08 July 2019

Unlocking closed-end fund opportunities

By Roger Woolman

If you needed reminding of the pitfalls of housing illiquid assets in an open-ended fund, then the recent woes of star manager Neil Woodford offer a stark warning.

In the current climate, many institutional investors are finding it tough to achieve the stable, long-term returns they want from their traditional equity/fixed income allocations. So increasingly they’re turning to illiquid securities—in particular private equity, private debt and the various types of real assets—for the attractive return and diversification potential they offer. But these instruments need to be held in the right vehicle.

Hence the growing interest and flows we’re seeing into closed-end and hybrid funds.

Investor appetite continues to increase …
A few figures serve to highlight the trend:

  • Unlisted closed-end funds have expanded steadily since 2014, reaching nearly $53 billion in assets under management at the end of 2018, with further growth expected through 2019, according to research by UMB Fund Services and FUSE Research Network.
  • Private equity investment in Europe set a new record in 2018, growing 7% to €80.6 billion, a report by trade association Invest Europe noted. Pension funds contributed almost a third of the total capital raised.
  • Preqin research found family office interest in alternative investments is on the rise, with the majority now targeting private equity (61%) or real estate (57%). Median allocations among family offices are highest in private equity (19.0%) and hedge funds (17.5%).
  • The latest Preqin figures also show private debt assets under management (which are typically held in closed-end funds) hit a record $769 billion as of June 2018. Assets are expected to grow further in 2019, with almost half of investors planning to expand their allocation over the longer term. The Alternative Credit Council (ACC) predicts the sector will reach $1 trillion by 2020.


… Producing greater fund complexity and diversity
While closed-end funds were once largely associated with private equity and real estate, we’re now seeing greater diversity of assets and vehicles.

Investors are flocking to the private debt market, drawn by the promise of diversification, attractive yields and reliable income streams. Interest in syndicated loans and mezzanines is flourishing too. These instruments often come with complex structures, with many using special purpose vehicles and intracompany loans for tax purposes.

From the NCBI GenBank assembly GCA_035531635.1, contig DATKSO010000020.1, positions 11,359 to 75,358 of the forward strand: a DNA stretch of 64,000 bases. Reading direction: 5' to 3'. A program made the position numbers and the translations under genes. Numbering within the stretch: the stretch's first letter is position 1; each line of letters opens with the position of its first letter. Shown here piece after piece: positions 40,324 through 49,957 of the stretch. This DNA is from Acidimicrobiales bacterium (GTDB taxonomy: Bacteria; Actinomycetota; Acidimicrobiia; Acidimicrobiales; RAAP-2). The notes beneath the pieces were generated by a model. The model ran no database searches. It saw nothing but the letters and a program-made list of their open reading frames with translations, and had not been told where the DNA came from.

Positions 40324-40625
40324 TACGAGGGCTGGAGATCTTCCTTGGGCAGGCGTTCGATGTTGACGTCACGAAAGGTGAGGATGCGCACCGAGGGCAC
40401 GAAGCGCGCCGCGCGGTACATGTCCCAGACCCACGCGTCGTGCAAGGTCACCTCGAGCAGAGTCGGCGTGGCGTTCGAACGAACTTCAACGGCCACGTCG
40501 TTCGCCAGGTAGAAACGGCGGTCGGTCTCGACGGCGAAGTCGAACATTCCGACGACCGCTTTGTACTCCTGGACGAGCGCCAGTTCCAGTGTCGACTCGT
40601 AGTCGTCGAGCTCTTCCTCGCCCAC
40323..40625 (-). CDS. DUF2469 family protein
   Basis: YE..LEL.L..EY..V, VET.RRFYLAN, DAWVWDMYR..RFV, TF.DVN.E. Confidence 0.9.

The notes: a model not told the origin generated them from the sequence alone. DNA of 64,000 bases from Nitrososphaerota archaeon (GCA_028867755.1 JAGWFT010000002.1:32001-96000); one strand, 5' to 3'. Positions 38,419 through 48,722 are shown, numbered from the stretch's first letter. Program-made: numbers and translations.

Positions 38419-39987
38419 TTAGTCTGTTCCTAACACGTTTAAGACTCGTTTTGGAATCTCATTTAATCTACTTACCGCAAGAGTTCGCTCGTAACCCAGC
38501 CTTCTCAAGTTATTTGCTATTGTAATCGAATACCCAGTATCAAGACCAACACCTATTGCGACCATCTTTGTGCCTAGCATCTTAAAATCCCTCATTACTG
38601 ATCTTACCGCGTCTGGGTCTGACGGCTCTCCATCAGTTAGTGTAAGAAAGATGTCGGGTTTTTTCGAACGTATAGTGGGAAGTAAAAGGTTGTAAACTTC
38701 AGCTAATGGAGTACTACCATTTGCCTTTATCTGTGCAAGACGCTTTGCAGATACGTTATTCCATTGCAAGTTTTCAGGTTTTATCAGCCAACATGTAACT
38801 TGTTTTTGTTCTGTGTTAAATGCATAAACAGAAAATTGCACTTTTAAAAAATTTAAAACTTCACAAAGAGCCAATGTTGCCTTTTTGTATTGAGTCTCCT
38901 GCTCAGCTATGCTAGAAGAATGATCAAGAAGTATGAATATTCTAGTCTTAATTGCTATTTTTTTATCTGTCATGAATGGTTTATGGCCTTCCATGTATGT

The investor appetite hasn’t gone unnoticed among hedge fund managers either. Surging capital flows into other alternative sectors are inciting some traditional hedge fund managers to introduce hybrid fund structures that incorporate more illiquid assets, including private debt and private equity-style offerings, in an effort to deliver enhanced returns to investors.

Meanwhile, law firm Ogier notes that in return for their capital, some of those investors moving into the private equity arena expect to receive similar offering terms to those they get when investing in hedge funds. Along with beneficial fee terms, investor requests may include favourable lock-up periods, and enhanced transparency and information rights, often requiring greater look-through into the final investments.

Operational challenges of supporting closed-end funds
The growth and diversity of closed-end and hybrid funds—with their complex fee, payment and return calculations, and investors’ heightened servicing expectations—present substantial operational issues though. Proper support will require specialist administrative expertise and sophisticated system functionality.

We see three main challenges that fund managers (or their administration providers) need to solve:

  • Look-through to the investments: Older private equity funds that invested more in private companies didn’t need much investment accounting functionality. But today, modern private equity funds and the newer breed of hybrid funds require more complex investment accounting that can feed into the investor accounting to provide investors with detailed look-through to the underlying assets.
  • Managing multiple closes: The life of a private equity fund involves multiple investment rounds. Whenever new investors come in, the fund must rebalance its profit and loss since inception, and the capital calls and distributions to investors. Without the right system capabilities, calculating those re-balances can be extremely manual and tedious.
  • Reporting: Investor demands for greater transparency are upping the reporting ante.


The Institutional Limited Partner Association (ILPA) has been leading the push for private equity managers to provide more comprehensive reporting in specific formats to investors. To generate those reports, managers need to track all the different P&L components, management fees, partnership expenses, capital calls and drawdowns, carried interest and waterfall calculations.

Keeping investors happy
Given the wall of capital flowing into private equity, private debt and other alternative assets, the number and range of closed-end and hybrid funds only looks set to grow. Tantalizing opportunities beckon for fund managers in the space. But this is no easy money.

Investors—especially institutional ones—expect high-quality servicing throughout the lifetime of the relationship … and fund managers must jump through stringent due diligence hoops to prove they can deliver it.

Do you have that operational expertise and the right infrastructure capabilities to compete at this level?